Climate change-related disasters caused more than 410,000 deaths in the past decade and they affected 1.7 billion people, warns a report presented this Tuesday by the International Federation of the Red Cross (IFRC) that also warns of a increase in these catastrophes in the last 30 years.
Since the 1990s, these types of disasters linked to global warming have increased by about 35 percent every decade, underlines the report, which also shows a gap between financing to mitigate climate change and the type of countries that receive it.
According to the study, neither the five countries most vulnerable to these types of disasters are among the largest beneficiaries of funding, nor are the five nations that receive the most adaptation funds per capita are in a particularly fragile situation in the face of global warming.
For example, Somalia, the country considered most vulnerable to climate change, It ranks 63rd in terms of funding commitments, and nations in a similar situation such as the Central African Republic or North Korea have received nothing, the report denounces.
IFRC called for the protection of these communities, which now also have to face the great impact of covid-19 in their territories.
During the six months between March 2020 – when the pandemic was declared – and the completion of the report, around a hundred climate disasters they affected more than 50 million people.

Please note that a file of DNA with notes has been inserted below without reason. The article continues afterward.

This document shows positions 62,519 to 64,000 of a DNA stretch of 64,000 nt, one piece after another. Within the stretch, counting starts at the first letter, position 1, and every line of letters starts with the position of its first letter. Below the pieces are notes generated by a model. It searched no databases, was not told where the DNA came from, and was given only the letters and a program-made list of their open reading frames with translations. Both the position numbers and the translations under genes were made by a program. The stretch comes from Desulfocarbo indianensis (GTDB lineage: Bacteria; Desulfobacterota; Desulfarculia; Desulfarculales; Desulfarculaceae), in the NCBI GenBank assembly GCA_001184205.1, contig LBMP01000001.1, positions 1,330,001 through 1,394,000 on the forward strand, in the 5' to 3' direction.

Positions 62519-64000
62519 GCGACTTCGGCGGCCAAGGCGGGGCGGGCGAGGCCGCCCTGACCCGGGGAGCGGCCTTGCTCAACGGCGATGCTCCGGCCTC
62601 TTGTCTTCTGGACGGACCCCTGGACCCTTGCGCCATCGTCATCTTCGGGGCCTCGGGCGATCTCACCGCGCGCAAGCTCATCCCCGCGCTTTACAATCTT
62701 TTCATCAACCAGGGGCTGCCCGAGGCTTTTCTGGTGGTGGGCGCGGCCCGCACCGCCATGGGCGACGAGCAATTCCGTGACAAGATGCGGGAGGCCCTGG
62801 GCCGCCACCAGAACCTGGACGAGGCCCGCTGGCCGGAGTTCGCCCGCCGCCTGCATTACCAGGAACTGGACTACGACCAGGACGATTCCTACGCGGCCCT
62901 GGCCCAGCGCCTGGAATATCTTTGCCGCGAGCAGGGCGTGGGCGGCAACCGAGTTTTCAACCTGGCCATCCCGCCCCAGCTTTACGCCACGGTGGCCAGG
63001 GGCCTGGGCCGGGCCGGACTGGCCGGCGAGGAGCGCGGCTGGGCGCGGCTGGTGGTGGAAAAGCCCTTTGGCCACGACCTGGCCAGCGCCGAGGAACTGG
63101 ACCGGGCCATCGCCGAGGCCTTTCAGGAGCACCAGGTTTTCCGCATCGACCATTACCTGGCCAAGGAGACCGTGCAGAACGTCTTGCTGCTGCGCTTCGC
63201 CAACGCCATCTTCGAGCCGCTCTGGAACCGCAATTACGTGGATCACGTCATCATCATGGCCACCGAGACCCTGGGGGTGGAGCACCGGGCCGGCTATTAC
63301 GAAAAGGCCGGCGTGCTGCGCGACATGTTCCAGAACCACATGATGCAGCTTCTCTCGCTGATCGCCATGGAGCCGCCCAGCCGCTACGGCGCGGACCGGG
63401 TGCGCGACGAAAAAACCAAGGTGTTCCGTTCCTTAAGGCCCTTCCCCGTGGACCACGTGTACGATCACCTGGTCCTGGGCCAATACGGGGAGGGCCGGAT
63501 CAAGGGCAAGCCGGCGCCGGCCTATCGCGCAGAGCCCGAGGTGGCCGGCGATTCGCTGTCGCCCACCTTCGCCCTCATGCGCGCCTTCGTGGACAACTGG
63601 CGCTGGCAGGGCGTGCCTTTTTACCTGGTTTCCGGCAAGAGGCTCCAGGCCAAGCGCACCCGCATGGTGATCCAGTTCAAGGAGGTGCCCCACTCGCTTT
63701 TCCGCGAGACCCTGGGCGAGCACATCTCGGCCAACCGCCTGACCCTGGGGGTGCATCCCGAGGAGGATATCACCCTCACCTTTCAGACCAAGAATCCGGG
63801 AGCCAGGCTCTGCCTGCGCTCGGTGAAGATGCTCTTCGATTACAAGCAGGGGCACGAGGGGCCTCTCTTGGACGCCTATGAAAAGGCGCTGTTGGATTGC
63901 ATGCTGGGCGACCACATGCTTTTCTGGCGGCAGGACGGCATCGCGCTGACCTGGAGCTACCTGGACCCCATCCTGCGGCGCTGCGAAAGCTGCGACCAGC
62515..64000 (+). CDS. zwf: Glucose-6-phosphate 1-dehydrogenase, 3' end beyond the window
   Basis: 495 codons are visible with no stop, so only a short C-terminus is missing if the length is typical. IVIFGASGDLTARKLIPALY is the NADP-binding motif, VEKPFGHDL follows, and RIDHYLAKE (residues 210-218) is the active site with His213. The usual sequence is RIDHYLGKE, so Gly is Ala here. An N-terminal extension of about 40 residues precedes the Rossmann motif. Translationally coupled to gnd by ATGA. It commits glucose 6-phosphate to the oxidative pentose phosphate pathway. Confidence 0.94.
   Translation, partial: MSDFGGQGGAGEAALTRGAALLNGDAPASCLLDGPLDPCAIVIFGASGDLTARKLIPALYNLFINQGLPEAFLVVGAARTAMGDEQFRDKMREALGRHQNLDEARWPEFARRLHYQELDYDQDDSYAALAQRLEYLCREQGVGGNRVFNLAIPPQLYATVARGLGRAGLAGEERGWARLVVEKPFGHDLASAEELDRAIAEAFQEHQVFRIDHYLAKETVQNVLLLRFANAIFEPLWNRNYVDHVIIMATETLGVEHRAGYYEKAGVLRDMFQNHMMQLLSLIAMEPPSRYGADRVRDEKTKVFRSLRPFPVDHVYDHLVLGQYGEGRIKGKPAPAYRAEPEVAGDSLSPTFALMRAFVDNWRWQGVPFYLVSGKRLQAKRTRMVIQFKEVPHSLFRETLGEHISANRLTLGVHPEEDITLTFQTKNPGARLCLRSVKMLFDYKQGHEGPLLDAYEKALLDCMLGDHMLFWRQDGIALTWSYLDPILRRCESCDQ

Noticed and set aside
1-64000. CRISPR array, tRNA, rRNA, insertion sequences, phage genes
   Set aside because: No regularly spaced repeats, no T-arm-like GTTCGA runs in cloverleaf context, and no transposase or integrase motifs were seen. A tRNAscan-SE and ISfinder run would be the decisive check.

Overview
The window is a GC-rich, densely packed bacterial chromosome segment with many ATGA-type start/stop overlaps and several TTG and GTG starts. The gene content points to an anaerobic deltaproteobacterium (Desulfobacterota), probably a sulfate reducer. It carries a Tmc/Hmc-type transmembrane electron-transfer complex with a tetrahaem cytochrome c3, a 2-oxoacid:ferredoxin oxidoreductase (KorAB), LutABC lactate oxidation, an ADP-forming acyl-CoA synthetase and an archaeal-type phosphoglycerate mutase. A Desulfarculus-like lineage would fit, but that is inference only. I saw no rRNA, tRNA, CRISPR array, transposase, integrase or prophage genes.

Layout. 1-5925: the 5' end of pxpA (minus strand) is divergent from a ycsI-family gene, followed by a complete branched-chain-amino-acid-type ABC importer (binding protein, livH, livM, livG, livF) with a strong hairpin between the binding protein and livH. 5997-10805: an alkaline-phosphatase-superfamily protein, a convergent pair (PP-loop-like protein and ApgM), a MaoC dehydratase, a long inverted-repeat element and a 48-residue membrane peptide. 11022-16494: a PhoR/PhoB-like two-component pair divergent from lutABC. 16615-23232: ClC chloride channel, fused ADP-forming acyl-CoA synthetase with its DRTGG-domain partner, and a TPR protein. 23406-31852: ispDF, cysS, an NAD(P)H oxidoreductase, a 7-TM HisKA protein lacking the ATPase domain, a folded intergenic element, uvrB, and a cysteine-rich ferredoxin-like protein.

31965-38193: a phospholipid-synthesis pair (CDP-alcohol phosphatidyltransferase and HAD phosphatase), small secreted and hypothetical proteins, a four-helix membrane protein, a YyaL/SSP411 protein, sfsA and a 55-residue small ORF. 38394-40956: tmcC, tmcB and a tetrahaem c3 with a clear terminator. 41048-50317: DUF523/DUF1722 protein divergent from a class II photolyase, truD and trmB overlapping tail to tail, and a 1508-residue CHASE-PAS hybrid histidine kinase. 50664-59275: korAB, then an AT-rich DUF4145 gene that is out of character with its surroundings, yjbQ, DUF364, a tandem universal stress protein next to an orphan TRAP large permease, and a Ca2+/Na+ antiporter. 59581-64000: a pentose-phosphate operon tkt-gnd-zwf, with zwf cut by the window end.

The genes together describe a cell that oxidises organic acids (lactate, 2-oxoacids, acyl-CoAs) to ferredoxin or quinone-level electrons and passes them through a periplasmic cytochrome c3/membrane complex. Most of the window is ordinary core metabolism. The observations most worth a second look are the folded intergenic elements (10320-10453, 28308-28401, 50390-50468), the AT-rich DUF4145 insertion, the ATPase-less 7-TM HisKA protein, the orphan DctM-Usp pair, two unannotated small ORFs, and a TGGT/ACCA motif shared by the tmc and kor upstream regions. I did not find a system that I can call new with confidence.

“The work against climate change cannot remain in the background while we fight the pandemic. Both crises must be managed at the same time,” said IFRC Secretary General Jagan Chapagain when presenting the report, noting that ” It would not be smart “to think that climate change is less important than the covid-19 emergency.
IFRC proposes that the stimulus packages that are being designed around the world to get out of the COVID-19 crisis should include a recovery that protects people and the planet, in order to avoid risks in the future.
“We want to Today’s solutions don’t become tomorrow’s problems“, Chapagain commented on the matter.
The organization called on governments, donors and the humanitarian, environmental, climate and development sectors to give priority to supporting the people, communities and countries that are most at risk.
“Investing in resilience in the most vulnerable places is more efficient than continuing to bear the continued increases in the cost of humanitarian responses and contributes to a safer, more prosperous and sustainable world for all,” concluded Chapagain.
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